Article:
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Topics: Simplicity, Matthew Thomas, financial management, Design Group International, organizational design

Organizational Design: Simplifying Governance

Posted by Matthew Thomas

Simplifying governance is a different animal than simplifying management. Many organizations have created governance structures that take on a life of their own. Innumerable committees, advisory groups formed in crisis and set in concrete, multiple layers of approval, separate-but-equal structures that operate without coordination – these things have become norms for many organizations. Moreover, the level of direct control the governing groups have in day-to-day management of the organization often confounds their governing role.

Some organizations try to simplify governance by reducing the numbers of people involved. This helps, to a point: however, reducing the sheer numbers of moving parts, independent or subordinate governance entities, and moving toward unified governance is the most reliable solution.

Most of all, though, getting governance out of micromanagerial and detailed monitoring roles will reduce the weight of governance significantly and aid greatly in its simplification.

Design Group International Consultants can assist you and your organization in bringing simplicity to your governing structure. Click on the button below to contact us to see how we might work together!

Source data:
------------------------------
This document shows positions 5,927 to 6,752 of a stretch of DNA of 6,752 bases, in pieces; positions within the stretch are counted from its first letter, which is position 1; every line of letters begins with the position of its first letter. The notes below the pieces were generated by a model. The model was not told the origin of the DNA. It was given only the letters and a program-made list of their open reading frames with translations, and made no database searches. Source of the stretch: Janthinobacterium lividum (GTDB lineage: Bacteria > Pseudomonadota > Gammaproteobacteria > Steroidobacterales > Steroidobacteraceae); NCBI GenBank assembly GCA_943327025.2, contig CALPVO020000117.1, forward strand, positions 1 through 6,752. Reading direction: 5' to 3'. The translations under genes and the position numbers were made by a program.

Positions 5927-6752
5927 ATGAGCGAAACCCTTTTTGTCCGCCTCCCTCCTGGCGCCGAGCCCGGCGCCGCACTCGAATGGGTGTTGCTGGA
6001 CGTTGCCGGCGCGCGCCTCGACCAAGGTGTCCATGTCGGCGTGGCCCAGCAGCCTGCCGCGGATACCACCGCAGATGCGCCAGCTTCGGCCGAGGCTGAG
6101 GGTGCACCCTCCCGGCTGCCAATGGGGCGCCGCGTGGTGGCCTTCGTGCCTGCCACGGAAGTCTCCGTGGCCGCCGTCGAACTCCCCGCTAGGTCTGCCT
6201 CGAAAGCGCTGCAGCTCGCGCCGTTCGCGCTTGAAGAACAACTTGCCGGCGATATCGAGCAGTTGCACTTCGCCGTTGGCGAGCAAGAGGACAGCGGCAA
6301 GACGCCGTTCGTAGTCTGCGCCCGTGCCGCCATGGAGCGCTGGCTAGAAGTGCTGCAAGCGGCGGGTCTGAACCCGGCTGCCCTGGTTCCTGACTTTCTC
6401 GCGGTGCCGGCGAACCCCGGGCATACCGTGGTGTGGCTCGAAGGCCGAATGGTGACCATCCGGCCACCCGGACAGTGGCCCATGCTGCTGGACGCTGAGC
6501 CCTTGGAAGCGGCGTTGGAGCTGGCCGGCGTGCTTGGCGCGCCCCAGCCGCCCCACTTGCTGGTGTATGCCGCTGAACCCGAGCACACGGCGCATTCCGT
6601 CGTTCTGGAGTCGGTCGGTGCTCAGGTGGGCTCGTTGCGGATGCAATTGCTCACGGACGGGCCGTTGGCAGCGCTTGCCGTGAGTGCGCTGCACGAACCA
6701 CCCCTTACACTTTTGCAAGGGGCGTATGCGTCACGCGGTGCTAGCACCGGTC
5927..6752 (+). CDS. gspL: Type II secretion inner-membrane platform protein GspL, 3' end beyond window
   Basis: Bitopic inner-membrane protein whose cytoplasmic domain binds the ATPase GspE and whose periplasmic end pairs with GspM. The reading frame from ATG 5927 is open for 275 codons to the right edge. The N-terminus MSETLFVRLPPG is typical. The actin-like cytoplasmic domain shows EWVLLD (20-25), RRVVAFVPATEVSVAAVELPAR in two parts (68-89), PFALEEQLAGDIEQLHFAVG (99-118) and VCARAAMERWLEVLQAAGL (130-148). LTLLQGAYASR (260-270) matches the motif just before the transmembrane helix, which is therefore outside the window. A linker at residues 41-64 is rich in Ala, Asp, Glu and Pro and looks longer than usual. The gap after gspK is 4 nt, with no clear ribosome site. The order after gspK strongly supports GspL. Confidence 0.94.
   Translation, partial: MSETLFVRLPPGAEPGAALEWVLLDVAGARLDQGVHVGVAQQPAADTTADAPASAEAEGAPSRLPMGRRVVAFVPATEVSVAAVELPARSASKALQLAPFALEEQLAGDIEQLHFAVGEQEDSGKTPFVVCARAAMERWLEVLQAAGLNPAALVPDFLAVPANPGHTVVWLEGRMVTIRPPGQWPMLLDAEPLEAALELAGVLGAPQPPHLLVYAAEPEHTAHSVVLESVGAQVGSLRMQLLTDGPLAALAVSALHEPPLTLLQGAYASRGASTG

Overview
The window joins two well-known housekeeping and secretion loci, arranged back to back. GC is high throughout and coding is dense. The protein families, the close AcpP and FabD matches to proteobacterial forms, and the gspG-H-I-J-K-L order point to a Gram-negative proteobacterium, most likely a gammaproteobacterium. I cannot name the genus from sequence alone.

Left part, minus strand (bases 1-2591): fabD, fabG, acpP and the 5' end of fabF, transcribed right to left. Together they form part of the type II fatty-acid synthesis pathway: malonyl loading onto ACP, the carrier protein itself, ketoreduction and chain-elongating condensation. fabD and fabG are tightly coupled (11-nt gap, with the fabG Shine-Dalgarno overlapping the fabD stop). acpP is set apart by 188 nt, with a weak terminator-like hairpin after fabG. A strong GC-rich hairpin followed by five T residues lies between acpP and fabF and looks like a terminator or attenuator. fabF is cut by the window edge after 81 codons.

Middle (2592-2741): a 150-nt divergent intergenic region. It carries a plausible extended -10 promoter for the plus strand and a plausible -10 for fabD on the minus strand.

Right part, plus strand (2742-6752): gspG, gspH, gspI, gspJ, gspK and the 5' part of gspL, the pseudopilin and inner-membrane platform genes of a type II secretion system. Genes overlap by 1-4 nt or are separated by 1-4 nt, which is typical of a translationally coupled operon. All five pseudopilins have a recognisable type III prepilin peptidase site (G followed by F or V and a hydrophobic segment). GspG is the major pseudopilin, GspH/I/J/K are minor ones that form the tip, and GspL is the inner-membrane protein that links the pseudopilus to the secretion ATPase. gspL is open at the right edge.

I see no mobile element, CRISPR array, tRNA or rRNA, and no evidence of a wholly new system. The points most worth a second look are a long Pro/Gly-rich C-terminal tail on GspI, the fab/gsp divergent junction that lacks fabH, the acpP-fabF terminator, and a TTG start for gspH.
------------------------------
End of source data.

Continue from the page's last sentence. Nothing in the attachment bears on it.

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Topics: governance, Simplicity, Matthew Thomas, Design Group International, organizational design

Organizational Design: Simplifying Management

Posted by Matthew Thomas

Simplifying management of an organization or enterprise can bring challenges. Upon joining an organization’s staff or volunteer corps, people fall into regular patterns of behavior rather quickly.

Clear delegation, proscriptive boundaries (don’t go outside of these lines, but do whatever reasonably falls within them), and clear organizational structure help to simplify day-to-day management.

Even with these things in place, organizational leaders must discipline themselves to keep on track with them – or else the behaviors revert to previous patterns, and no organizational chart in the world, no matter how simple, will be able to overcome behaviors that are modeled from the leaders down.

Design Group International Consultants can assist you and your organization in bringing simplicity to your management structure. Click on the button below to contact us to see how we might work together!

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Topics: Simplicity, Matthew Thomas, Design Group International, organizational design

Organizational Design: Simplicity

Posted by Matthew Thomas